The smaller one pictured below only went to 2.7 metres which was great for the beams but then I needed to get the 21 mm plywood floor sheets up onto the joists I hired a bigger one which lifted approx 300 kgs up to a height of 5.5 metres. I did it all by myyself and it only cost $115 for a days hire and that included the hire company cost of delivery & pickup.

    Mind you that was a local Hirer and not one of the big ones...eg Kennards..but it was worth it even if it cost twice that much...only way to go.

    The only requirement is that you would have to have your floor down already...preferably Concrete Slab

    Hope this helps
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    I like to make sheep out of timber...WOODEN EWE

  10. #10
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    yeah i was thinking one of them lifter things, but thought i would ask if anyone has any better ideas, might try the pulley system first. thanks.

  11. #11
    4K Club Member OBBob's Avatar
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    I use two of them together to lift a 450 x 115mm 7m long laminated beam ... 5.5m up! Worked well even on my own.

  12. #12
    1K Club Member autogenous's Avatar
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    there are 5 x 200C section beams i have from 4-6 metres in length that i need to lift up 3.8 metres to bolt them in place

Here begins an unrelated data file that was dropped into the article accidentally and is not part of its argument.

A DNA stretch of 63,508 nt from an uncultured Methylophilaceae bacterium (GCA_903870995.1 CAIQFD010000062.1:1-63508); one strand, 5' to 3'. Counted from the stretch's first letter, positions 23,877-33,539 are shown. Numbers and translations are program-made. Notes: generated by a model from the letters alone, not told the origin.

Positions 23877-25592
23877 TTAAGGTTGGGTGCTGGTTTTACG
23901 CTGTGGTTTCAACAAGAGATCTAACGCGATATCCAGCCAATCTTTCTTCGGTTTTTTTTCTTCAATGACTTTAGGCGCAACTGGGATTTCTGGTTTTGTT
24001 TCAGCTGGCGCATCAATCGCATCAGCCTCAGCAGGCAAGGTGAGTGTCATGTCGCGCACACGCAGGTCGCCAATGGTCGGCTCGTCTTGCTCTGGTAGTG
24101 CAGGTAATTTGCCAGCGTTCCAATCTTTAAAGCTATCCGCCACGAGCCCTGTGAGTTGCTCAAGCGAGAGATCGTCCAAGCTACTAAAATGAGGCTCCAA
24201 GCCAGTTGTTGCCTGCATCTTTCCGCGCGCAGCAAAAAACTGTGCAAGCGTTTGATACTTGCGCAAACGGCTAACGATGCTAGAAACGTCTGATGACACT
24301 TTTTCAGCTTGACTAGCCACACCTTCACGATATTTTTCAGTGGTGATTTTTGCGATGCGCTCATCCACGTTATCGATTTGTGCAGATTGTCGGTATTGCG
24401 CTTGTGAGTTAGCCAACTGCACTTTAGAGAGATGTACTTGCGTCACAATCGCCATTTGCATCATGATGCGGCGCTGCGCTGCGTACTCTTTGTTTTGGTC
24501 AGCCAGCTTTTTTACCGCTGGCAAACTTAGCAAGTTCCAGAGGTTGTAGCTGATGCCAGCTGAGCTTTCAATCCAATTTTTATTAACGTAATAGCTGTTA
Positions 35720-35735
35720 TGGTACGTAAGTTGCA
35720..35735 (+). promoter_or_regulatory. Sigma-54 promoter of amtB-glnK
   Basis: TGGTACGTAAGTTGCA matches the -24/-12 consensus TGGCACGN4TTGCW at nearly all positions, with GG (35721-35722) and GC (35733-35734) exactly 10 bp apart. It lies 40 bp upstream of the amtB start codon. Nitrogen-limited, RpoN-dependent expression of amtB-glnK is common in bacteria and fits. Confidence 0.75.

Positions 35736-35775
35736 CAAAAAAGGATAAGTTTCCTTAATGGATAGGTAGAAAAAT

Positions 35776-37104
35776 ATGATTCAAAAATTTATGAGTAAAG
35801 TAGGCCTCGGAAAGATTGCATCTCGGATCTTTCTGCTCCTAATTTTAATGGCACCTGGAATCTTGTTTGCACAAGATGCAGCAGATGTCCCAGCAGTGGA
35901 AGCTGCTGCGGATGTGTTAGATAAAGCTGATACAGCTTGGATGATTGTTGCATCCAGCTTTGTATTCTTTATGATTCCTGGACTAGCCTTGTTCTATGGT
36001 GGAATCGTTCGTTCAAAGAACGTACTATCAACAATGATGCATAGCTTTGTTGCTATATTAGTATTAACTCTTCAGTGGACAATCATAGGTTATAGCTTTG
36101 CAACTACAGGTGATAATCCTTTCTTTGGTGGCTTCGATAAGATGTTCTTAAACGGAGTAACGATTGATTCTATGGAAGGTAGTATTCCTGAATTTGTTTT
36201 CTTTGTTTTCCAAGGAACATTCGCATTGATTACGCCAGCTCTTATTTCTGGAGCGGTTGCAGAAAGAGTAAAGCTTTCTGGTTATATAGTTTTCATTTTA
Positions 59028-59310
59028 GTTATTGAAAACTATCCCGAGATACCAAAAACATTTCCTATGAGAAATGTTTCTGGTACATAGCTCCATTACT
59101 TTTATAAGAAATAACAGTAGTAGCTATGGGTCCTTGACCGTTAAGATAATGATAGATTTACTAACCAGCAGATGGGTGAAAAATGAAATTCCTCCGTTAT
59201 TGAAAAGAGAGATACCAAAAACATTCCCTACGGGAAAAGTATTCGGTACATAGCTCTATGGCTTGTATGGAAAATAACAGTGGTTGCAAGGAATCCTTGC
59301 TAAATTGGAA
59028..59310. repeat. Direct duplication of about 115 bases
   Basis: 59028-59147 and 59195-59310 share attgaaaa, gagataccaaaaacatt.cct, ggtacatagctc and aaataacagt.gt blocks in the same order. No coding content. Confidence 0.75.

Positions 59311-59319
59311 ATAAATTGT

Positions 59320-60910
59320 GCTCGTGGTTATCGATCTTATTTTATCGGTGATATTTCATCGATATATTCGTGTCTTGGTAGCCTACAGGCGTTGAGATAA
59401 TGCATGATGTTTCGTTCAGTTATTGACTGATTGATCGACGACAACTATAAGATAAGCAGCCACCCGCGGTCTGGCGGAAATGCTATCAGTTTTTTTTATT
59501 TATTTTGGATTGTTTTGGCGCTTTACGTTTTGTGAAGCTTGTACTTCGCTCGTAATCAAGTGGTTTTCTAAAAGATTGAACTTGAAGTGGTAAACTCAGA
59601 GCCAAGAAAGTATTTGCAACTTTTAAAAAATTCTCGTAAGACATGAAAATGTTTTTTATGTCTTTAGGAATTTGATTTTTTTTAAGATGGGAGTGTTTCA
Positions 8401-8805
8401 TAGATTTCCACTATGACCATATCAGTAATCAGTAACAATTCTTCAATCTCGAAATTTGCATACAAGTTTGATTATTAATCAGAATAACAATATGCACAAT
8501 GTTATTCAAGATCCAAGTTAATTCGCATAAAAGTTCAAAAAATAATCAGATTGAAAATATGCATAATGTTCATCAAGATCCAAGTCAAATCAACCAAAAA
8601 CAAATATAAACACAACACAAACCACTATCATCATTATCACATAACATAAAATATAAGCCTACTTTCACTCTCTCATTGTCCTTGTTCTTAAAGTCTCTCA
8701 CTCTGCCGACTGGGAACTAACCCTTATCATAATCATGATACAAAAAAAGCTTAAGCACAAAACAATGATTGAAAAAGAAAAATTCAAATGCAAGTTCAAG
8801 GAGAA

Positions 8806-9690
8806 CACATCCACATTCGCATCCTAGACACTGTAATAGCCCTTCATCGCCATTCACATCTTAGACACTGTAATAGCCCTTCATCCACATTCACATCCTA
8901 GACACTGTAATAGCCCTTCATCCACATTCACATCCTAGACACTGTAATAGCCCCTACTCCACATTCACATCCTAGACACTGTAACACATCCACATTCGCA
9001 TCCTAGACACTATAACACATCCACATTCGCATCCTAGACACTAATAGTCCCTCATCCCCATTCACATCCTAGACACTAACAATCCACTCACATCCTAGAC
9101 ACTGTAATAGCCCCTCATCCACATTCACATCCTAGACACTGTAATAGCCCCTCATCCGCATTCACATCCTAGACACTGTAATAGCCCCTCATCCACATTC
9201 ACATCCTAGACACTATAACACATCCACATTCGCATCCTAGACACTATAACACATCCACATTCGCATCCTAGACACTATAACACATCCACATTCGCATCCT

How much is it to hire a Tom Thumb or a Franna for 2 hours?

    Get any other stuff up there at the same time? Get any other stuff craned into the backyard same time. Timber?
    If your organise you can drop the trusses on top of the C channel and lift them up later with a mate and nail them off.

    Honestly risking your mate blowin spinal vertebrae or tearing the back out of your car for the sake of what maybe only $200?

    4 hours, job done, no wheel chairs involved. More work done. Some times money spent is less danger, more work done, no havin to do 6 other blokes week enders.

    If you have plate to go on the C channel drill and bolt the truss plate off before you lift them up.

    You place the steel while the crane does the work. It doesn't get easier than that.

    Make sure the Mrs does some top of the wazza grub and a 6 pack of good beer or wine for ya mate to take home.
    https://www.instagram.com/perth_bricklayer_wa

  13. #13
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  14. #14
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    Definitely use the Genie lifter, I had some 300 UB's to lift, and it was a piece of cake. safe too. Getting them half up with pulleys and drunk mates might be possible, but that's when things start to go wrong, and gravity has a habit of making big bits of steel very dangerous on the way down.

    I had to get a franna to move a 5 ton concrete tank the other day cause the crane truck that delivered it couldn't get in the driveway. Cost $460 for about 10 minutes work, mainly because it was after hours, and I couldn't leave it out in the street. -( Minimum hire, and travel time depot to depot)

  15. #15
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    I sometimes use a painters trestle, sometimes 2, depending on the weight with a block and tackle

  16. #16
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    hired one of the genie lifters for a day, $100, lifted them all up, bolted them on, piece of cake, wish i owned one of them lifters, easiest beam placement ive done this whole project those larger ones with lifter.